Smile Startups: Private Equity is set to overtake traditional Investment Funds

Research firm Preqin predicts continuous growth for Venture Captial and Buyout Groups

Private Equity investment is on the rise. As a matter of fact, it’s growing so much that it will likely surpass Hedge Funds within only five years as the largest “alternative asset” class (that is assets that are not stocks, bonds, or cash).

The reason for it seems to be that Investors are growing tired of dire returns on public markets and are searching for bigger profits in the private equity market.

If this prediction was correct, it would mean that an ever increasing amount of money is going to flow into companies and startup ventures, as investors are shifting their portfolio away from stocks and shares but increasingly favour VCs and Private Equity Funds over Hedge Funds.

Data for such forecast come from the research firm Prequin, as reported by the Financial Times (Fortado and Espinoza, Wed 24 Oct 2018), and show an average of the predictions of 420 fund managers and investors from each asset class.

The total assets under management in alternative classes in general is set to grow 59% to $14tn by 2023, according to Preqin. This indeed includes hedge funds, private equity, private debt and infrastructure, natural resources and real estate funds.

However, whilst Private Equity coffers are expected to balloon by 58%, from $3.1tn at the end of 2017 to $4.9tn, Hedge Funds are projected to expand by only 31 per cent: from $3.6tn to $4.7tn.

VCs and Buyout Groups set to overtake Hedge Funds whilst Alternative Investments in general keep growing

Does this sound like an overly ambitious prediction for Private Equity investors? Preqin chief executive Mark O’Hare disagrees, pointing that projections assume an annual compound growth rate of 8 per cent, which is “lower than the average growth rate we’ve seen in the past decade”.

“It is more likely to be too low than too high,” he added.

A decade ago, at the height of the financial crisis, about $3.1tn was managed in alternative asset funds. Since then, there has been a compound annual growth rate of 12.1 per cent.

European buyout and Venture Capital groups, for instance, have raised €59bn in the first half 2017 and then another €45.6bn in the first half of 2018, according to data from Invest Europe.

Venture Capital investment in European start-ups reached more than £3bn over the first half of this year, according to Invest Europe, marking the second highest level of investment over a six-month period since 2007.

That has increased firepower for private equity deals —as well as raising concerns about the prices being paid.

Investors are increasing the money going into equity deals

At the beginning of 2018 Blackstone acquired the financial analysis and data unit of Thomson Reuters in the biggest buyout deal of the past decade. In Europe, Carlyle bought the speciality chemicals unit of Akzo Nobel in what became the US buyout group’s largest deal in the continent.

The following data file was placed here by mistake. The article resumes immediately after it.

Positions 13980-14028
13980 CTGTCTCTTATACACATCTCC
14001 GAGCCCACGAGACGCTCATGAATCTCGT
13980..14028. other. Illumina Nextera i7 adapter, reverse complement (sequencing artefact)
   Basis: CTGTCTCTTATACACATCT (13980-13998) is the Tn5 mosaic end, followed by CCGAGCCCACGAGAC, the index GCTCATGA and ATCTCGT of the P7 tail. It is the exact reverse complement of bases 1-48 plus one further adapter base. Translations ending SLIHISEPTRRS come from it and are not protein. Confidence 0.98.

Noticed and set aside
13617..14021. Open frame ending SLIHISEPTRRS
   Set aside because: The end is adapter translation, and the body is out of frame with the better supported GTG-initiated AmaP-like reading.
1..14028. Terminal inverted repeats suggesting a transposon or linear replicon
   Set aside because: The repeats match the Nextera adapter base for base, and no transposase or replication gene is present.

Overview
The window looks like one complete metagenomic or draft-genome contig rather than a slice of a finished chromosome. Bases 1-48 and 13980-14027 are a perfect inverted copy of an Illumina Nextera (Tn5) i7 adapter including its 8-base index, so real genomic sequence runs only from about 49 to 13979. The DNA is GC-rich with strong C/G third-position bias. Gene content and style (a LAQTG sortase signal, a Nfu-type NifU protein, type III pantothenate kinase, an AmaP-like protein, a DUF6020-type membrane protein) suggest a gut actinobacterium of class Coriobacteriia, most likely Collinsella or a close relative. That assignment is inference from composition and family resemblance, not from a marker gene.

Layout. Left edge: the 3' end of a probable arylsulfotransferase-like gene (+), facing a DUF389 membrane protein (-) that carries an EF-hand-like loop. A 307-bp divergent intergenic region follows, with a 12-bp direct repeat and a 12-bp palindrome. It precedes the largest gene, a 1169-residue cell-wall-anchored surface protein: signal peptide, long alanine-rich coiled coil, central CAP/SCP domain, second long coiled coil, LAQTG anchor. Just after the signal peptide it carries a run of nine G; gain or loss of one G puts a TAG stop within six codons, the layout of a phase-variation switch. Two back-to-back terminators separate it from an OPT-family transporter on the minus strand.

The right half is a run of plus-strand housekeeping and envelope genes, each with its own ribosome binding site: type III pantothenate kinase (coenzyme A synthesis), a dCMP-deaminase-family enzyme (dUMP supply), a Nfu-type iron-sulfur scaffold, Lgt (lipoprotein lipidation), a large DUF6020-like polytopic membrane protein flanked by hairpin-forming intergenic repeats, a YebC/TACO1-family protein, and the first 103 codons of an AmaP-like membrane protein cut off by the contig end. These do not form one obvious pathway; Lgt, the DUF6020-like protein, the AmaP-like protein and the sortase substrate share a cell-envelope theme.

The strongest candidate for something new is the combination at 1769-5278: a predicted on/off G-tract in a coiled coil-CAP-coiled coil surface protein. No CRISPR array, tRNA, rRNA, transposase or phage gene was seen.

Multiples paid on deals are close to an all-time high and in some cases are well beyond the 10 times multiple on earnings before interest, tax, depreciation and amortisation (ebitda) paid over a decade ago. Earlier this year, KKR sold schools group Cognita to investment group Jacobs at 26 times ebitda.

Personally, as the director of Silicon Roundabout, I am seeing the effects of this movement first hand, as activity in the VC and Angel world is definitely increasing: new funds are being started in London and across Europe almost every month and existing ones are raising the bar on their investments.

We are also seeing an increase interest for equity deals from individual investors, who are moving away from stocks, shares, and traditional investment properties and now contact us to help them find the next startup unicorn.

In the meantime, hedge funds are having a dull year. Hedge Fund Research’s index of hedge fund performance across all strategies is up 1.45% in the last 12 months as of the end of September 2018, the lowest rate of return at this point in the year since 2015.

How would all this impact Startups? In theory by providing entrepreneurs with better and easier access to capital. For example, since European companies received a total of €30.5 billion from private equity and venture capital funds in the first six months of 2018, one might very well expect a growth of that capital into the €50 billion region by 2023.

Francesco

Director of Silicon Roundabout — The biggest Startup Hub and Tech Community in the UK

CEO of AGÀPE Properties — The first UK Property Investment and Multi-Let Management Company accepting cryptocurrencies